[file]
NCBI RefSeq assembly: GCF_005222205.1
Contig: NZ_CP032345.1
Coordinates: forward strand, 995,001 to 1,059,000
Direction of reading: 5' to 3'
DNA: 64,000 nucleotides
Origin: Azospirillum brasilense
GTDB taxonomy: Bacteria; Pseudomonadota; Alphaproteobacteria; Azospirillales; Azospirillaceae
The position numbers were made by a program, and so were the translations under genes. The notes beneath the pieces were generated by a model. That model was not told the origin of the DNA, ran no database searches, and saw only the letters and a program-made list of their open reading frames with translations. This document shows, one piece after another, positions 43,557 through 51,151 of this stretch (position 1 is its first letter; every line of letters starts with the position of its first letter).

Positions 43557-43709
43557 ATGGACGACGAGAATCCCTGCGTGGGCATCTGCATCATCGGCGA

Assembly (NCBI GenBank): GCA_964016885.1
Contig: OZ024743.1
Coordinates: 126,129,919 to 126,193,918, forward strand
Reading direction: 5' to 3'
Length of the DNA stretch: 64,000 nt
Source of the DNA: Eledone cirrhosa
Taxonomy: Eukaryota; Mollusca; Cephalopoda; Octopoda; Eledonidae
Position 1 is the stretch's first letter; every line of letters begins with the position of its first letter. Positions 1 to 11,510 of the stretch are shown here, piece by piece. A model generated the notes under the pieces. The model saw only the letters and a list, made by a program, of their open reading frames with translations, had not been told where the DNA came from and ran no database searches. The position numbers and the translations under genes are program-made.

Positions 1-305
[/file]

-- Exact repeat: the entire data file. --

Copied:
NCBI RefSeq assembly: GCF_005222205.1
Contig: NZ_CP032345.1
Coordinates: forward strand, 995,001 to 1,059,000
Direction of reading: 5' to 3'
DNA: 64,000 nucleotides
Origin: Azospirillum brasilense
GTDB taxonomy: Bacteria; Pseudomonadota; Alphaproteobacteria; Azospirillales; Azospirillaceae
The position numbers were made by a program, and so were the translations under genes. The notes beneath the pieces were generated by a model. That model was not told the origin of the DNA, ran no database searches, and saw only the letters and a program-made list of their open reading frames with translations. This document shows, one piece after another, positions 43,557 through 51,151 of this stretch (position 1 is its first letter; every line of letters starts with the position of its first letter).

Positions 43557-43709
43557 ATGGACGACGAGAATCCCTGCGTGGGCATCTGCATCATCGGCGA

Assembly (NCBI GenBank): GCA_964016885.1
Contig: OZ024743.1
Coordinates: 126,129,919 to 126,193,918, forward strand
Reading direction: 5' to 3'
Length of the DNA stretch: 64,000 nt
Source of the DNA: Eledone cirrhosa
Taxonomy: Eukaryota; Mollusca; Cephalopoda; Octopoda; Eledonidae
Position 1 is the stretch's first letter; every line of letters begins with the position of its first letter. Positions 1 to 11,510 of the stretch are shown here, piece by piece. A model generated the notes under the pieces. The model saw only the letters and a list, made by a program, of their open reading frames with translations, had not been told where the DNA came from and ran no database searches. The position numbers and the translations under genes are program-made.

Positions 1-305